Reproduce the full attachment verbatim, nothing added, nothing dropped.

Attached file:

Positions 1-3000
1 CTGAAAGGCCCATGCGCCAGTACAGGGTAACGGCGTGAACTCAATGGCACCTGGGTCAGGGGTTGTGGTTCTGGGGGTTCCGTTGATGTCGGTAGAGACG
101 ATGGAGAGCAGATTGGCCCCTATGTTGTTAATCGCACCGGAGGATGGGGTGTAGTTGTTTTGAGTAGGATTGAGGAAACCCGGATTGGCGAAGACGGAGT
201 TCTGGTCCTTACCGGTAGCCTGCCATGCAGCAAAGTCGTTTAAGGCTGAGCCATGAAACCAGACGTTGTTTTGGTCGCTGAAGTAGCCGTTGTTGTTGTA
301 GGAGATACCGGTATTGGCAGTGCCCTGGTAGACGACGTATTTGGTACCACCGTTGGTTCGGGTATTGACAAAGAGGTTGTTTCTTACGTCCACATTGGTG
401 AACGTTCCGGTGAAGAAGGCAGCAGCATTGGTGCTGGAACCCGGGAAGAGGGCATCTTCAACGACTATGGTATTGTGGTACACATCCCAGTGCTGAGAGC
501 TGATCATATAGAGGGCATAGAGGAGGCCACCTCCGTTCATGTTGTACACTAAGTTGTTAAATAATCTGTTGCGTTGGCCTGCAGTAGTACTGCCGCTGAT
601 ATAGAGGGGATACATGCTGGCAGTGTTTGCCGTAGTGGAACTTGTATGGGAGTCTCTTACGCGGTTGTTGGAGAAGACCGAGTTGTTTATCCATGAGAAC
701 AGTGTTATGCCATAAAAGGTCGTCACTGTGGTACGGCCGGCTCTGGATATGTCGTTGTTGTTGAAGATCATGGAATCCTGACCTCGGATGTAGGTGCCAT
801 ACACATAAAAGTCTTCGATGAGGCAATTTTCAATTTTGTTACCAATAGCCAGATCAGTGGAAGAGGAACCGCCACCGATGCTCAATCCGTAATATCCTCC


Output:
Positions 1-3000
1 CTGAAAGGCCCATGCGCCAGTACAGGGTAACGGCGTGAACTCAATGGCACCTGGGTCAGGGGTTGTGGTTCTGGGGGTTCCGTTGATGTCGGTAGAGACG
101 ATGGAGAGCAGATTGGCCCCTATGTTGTTAATCGCACCGGAGGATGGGGTGTAGTTGTTTTGAGTAGGATTGAGGAAACCCGGATTGGCGAAGACGGAGT
201 TCTGGTCCTTACCGGTAGCCTGCCATGCAGCAAAGTCGTTTAAGGCTGAGCCATGAAACCAGACGTTGTTTTGGTCGCTGAAGTAGCCGTTGTTGTTGTA
301 GGAGATACCGGTATTGGCAGTGCCCTGGTAGACGACGTATTTGGTACCACCGTTGGTTCGGGTATTGACAAAGAGGTTGTTTCTTACGTCCACATTGGTG
401 AACGTTCCGGTGAAGAAGGCAGCAGCATTGGTGCTGGAACCCGGGAAGAGGGCATCTTCAACGACTATGGTATTGTGGTACACATCCCAGTGCTGAGAGC
501 TGATCATATAGAGGGCATAGAGGAGGCCACCTCCGTTCATGTTGTACACTAAGTTGTTAAATAATCTGTTGCGTTGGCCTGCAGTAGTACTGCCGCTGAT
601 ATAGAGGGGATACATGCTGGCAGTGTTTGCCGTAGTGGAACTTGTATGGGAGTCTCTTACGCGGTTGTTGGAGAAGACCGAGTTGTTTATCCATGAGAAC
701 AGTGTTATGCCATAAAAGGTCGTCACTGTGGTACGGCCGGCTCTGGATATGTCGTTGTTGTTGAAGATCATGGAATCCTGACCTCGGATGTAGGTGCCAT
801 ACACATAAAAGTCTTCGATGAGGCAATTTTCAATTTTGTTACCAATAGCCAGATCAGTGGAAGAGGAACCGCCACCGATGCTCAATCCGTAATATCCTCC